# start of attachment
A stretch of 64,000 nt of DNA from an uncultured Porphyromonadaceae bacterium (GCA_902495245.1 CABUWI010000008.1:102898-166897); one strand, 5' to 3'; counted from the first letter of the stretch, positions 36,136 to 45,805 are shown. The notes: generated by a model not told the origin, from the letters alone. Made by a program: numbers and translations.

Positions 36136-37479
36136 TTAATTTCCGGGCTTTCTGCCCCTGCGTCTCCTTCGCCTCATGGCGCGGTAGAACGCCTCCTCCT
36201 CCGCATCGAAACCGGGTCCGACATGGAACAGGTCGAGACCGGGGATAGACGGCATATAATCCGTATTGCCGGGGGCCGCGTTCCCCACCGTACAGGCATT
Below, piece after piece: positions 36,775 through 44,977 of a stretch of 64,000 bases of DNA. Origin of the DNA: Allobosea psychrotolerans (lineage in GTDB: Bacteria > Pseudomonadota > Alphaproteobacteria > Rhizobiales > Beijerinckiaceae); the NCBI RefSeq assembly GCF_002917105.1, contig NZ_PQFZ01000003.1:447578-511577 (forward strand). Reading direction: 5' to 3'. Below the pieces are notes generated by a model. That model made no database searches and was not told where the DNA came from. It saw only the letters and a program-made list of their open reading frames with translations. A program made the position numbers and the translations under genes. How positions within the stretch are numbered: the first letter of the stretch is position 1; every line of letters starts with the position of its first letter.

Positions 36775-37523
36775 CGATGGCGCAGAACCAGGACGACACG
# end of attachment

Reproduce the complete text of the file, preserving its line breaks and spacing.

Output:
A stretch of 64,000 nt of DNA from an uncultured Porphyromonadaceae bacterium (GCA_902495245.1 CABUWI010000008.1:102898-166897); one strand, 5' to 3'; counted from the first letter of the stretch, positions 36,136 to 45,805 are shown. The notes: generated by a model not told the origin, from the letters alone. Made by a program: numbers and translations.

Positions 36136-37479
36136 TTAATTTCCGGGCTTTCTGCCCCTGCGTCTCCTTCGCCTCATGGCGCGGTAGAACGCCTCCTCCT
36201 CCGCATCGAAACCGGGTCCGACATGGAACAGGTCGAGACCGGGGATAGACGGCATATAATCCGTATTGCCGGGGGCCGCGTTCCCCACCGTACAGGCATT
Below, piece after piece: positions 36,775 through 44,977 of a stretch of 64,000 bases of DNA. Origin of the DNA: Allobosea psychrotolerans (lineage in GTDB: Bacteria > Pseudomonadota > Alphaproteobacteria > Rhizobiales > Beijerinckiaceae); the NCBI RefSeq assembly GCF_002917105.1, contig NZ_PQFZ01000003.1:447578-511577 (forward strand). Reading direction: 5' to 3'. Below the pieces are notes generated by a model. That model made no database searches and was not told where the DNA came from. It saw only the letters and a program-made list of their open reading frames with translations. A program made the position numbers and the translations under genes. How positions within the stretch are numbered: the first letter of the stretch is position 1; every line of letters starts with the position of its first letter.

Positions 36775-37523
36775 CGATGGCGCAGAACCAGGACGACACG